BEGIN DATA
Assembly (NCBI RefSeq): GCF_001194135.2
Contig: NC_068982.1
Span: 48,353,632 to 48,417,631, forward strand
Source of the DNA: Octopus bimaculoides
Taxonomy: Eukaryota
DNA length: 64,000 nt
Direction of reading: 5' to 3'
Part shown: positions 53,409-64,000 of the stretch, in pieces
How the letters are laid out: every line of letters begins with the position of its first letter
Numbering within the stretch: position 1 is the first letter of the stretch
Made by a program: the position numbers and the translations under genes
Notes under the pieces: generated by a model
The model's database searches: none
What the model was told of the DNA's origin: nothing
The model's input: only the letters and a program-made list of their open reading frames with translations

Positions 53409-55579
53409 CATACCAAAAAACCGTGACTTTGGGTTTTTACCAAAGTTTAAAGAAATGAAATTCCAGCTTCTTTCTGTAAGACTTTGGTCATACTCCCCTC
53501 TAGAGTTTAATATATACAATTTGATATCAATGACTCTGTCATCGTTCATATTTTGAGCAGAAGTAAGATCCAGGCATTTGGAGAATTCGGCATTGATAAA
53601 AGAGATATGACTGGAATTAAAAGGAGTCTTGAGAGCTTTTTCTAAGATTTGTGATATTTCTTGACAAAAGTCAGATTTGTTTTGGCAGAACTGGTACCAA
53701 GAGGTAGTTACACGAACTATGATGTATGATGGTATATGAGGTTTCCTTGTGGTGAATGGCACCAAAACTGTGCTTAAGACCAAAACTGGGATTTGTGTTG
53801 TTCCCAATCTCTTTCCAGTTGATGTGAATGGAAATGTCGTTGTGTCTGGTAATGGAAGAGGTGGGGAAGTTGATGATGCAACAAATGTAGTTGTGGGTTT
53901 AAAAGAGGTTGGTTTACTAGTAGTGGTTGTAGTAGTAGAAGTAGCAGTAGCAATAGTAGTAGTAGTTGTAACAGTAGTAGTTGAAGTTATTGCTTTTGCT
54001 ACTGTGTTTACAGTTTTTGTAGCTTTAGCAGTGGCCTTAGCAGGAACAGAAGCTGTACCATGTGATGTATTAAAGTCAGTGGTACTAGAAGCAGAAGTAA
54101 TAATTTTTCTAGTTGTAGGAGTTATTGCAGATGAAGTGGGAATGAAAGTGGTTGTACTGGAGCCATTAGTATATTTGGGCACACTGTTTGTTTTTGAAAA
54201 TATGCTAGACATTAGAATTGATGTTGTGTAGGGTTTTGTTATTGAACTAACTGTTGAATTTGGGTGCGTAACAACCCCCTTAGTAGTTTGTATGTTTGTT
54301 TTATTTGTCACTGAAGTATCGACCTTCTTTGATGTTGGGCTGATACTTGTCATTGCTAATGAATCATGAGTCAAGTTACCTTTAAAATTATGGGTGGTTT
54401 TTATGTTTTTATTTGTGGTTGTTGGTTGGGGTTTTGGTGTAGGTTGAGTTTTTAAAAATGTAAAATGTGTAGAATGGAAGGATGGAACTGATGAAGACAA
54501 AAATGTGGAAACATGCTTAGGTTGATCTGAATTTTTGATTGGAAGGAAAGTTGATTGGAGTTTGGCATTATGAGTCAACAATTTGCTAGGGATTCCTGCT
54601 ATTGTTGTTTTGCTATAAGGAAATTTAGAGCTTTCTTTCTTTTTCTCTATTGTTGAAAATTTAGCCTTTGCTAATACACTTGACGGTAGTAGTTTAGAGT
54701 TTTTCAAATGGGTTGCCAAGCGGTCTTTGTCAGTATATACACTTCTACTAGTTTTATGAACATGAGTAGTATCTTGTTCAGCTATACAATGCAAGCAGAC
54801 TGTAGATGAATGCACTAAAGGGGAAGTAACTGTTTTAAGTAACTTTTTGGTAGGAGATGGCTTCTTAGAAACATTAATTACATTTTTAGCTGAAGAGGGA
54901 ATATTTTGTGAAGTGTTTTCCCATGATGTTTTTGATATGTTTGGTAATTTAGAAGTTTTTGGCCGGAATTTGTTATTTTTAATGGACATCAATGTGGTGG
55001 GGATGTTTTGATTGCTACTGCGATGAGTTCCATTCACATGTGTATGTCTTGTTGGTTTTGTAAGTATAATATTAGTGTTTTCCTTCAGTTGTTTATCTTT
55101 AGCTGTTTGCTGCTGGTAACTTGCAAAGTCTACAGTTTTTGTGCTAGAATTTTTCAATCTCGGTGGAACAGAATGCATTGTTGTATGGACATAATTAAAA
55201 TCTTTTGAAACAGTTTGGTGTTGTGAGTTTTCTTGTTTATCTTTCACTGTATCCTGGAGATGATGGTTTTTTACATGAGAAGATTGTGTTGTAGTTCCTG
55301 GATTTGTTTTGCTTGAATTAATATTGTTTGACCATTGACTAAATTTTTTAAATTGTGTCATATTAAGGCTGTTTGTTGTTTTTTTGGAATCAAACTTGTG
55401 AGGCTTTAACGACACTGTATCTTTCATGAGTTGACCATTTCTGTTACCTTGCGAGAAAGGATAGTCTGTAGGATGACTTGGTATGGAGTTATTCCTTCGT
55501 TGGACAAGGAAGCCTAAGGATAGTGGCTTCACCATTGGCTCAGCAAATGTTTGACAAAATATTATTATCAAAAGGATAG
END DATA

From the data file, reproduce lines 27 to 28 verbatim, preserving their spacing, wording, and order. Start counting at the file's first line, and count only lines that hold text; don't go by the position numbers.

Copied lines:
54401 TTATGTTTTTATTTGTGGTTGTTGGTTGGGGTTTTGGTGTAGGTTGAGTTTTTAAAAATGTAAAATGTGTAGAATGGAAGGATGGAACTGATGAAGACAA
54501 AAATGTGGAAACATGCTTAGGTTGATCTGAATTTTTGATTGGAAGGAAAGTTGATTGGAGTTTGGCATTATGAGTCAACAATTTGCTAGGGATTCCTGCT